The representation of curves by integral invariants is an important step in shape recognition and classification in the computer vision community. Integral invariants are preferred over their differential counterparts due to their robustness with respect to noise. However, in contrast to differential invariants, it is currently unknown whether integral invariants offer unique representations of curves. An important example is the circular area signature, which is of particular interest due to its relation to curvature. The circular area signature is computed by placing a ball of fixed radius at each point on the curve and measuring the area of the portion of the ball that lies inside the region bounded by the curve. In this talk, I will sketch the proof of a new uniqueness result for the circular area signature for graphs of periodic functions, and discuss the difficulties with obtaining a similar result for simple closed curves.

Friday, Nov. 16
1:10
Bahen 6183

Allen Tannenbaum, Comprehensive Cancer Center/ECE, UAB
Monge-Kantorovich for Problems in Signal Processing and Control

Monge-Kantorovich (also known as Optimal Mass Transport) is an important problem with applications for numerous disciplines including econometrics, fluid dynamics, automatic control, transportation, statistical physics, shape optimization, expert systems, and meteorology. In this talk, we will discuss certain computational approaches to this problem and their applications in signal and image processing. Further via gradient flows defined by the Wasserstein 2-metric from optimal transport theory, we will relate some key concepts in information theory with mass transport that impacts problems in control, statistical estimation, and image analysis. A goal of this program is to understand the apparent relationship between mass transport, conservation laws, entropy functionals, on one hand and probability and power distributions and related metrics on the other.

Friday, Nov. 02
1:10
Bahen 6183

Abdol-Reza Mansouri, Queen's University
Short-time behaviour of hypoelliptic heat kernels on Lie groups

In recent work, Boscain et al. have shown how sub-Riemannian ideas can be used in imaging applications. In particular, a hypoelliptic heat equation on SE(2) and its corresponding heat kernel lead to an image diffusion algorithm which implements image inpainting. Heat kernels are of independent interest as well, since they encode geometric information. In particular, the sub-Riemannian distance can be recovered from the short-time behaviour of the heat kernel, just as in Riemannian geometry. In this talk, we will describe recent work on computing the short-time behaviour of hypoelliptic heat kernels on unimodular Lie groups, and we will illustrate it for the case of the Cartan, and Engel sub-riemannian geometries.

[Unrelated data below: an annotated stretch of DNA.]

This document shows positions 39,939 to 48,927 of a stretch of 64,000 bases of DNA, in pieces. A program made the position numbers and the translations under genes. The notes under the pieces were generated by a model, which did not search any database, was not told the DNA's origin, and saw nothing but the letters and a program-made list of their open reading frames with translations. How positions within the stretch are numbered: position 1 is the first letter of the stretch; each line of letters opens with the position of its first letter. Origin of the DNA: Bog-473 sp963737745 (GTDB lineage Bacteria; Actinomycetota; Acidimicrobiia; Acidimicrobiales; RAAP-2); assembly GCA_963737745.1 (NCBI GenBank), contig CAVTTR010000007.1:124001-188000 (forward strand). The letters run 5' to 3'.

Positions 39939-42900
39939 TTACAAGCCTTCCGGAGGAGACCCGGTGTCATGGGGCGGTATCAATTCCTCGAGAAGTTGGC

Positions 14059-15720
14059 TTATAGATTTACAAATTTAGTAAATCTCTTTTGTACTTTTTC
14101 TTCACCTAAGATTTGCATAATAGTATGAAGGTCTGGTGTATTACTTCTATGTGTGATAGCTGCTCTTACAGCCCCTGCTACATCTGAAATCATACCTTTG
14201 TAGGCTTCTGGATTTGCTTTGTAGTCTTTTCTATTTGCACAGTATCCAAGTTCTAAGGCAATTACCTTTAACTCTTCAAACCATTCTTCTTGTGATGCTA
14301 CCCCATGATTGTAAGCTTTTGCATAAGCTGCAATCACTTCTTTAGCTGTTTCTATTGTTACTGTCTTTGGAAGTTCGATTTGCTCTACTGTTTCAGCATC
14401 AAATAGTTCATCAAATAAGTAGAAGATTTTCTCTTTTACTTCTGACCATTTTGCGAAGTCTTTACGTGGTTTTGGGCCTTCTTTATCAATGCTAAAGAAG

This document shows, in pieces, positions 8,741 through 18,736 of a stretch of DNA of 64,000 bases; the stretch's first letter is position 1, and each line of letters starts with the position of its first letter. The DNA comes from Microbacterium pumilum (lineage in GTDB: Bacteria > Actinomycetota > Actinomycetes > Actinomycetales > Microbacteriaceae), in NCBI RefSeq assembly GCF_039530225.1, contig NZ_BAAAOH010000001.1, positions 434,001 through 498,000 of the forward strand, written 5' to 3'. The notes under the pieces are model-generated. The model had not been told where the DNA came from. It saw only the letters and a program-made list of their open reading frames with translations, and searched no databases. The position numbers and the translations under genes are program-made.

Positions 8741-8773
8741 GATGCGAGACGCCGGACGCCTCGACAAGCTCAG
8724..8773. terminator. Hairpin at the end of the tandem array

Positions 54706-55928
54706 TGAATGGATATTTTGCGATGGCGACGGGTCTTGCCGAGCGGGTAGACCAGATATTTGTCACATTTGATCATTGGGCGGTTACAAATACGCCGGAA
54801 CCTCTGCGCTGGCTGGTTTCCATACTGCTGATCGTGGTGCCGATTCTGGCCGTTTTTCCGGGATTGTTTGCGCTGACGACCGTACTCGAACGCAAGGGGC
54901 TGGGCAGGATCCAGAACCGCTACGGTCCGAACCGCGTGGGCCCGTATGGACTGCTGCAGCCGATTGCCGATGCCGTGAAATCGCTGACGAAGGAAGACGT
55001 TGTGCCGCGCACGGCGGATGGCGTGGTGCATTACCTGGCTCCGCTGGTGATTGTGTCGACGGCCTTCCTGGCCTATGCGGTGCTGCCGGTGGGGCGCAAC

Thursday, Oct. 18.
2:10
Room 332, Fields

Xiteng Liu, Toronto
System Compression: A New Computational Phenomenon
(Abstract)

 

Thursday, Oct. 18
3:30, after tea.

Stephen Marsland, Massey University, New Zealand
Shape Metrics, Correspondence, and the Role of the Connection

Metrics on shape space are used to describe deformations that take one shape to another, and to determine a distance between them. I will present a family of elastic metrics and demonstrate its use on shape space. Following this, I will argue that such metrics are not always useful, and that the data should inform the choice of connection, and hence metric, and I will present one possible way to do this.

Thursday, Oct. 4
2:10
Math Dept,. Bahen Centre BA 6290

Klas Modin, University of Toronto
On the geometric approach to image diffusion

I will discuss two geometric approaches to image diffusion, and their relation to evolution equations on spaces of diffeomorphisms. The first approach is "Beltrami diffusion", where images are represented as 2-dimensional submanifolds, called image manifolds, embedded in a higher dimensional Euclidean space. The Laplace-Beltrami operator, obtained by pulling back the Euclidean metric, is then used to smoothen (or sharpen) the image manifold. The second approach is "hypoelliptic diffusion", in which images are transformed by subelliptic diffusion equations on the projective tangent bundle of the plane.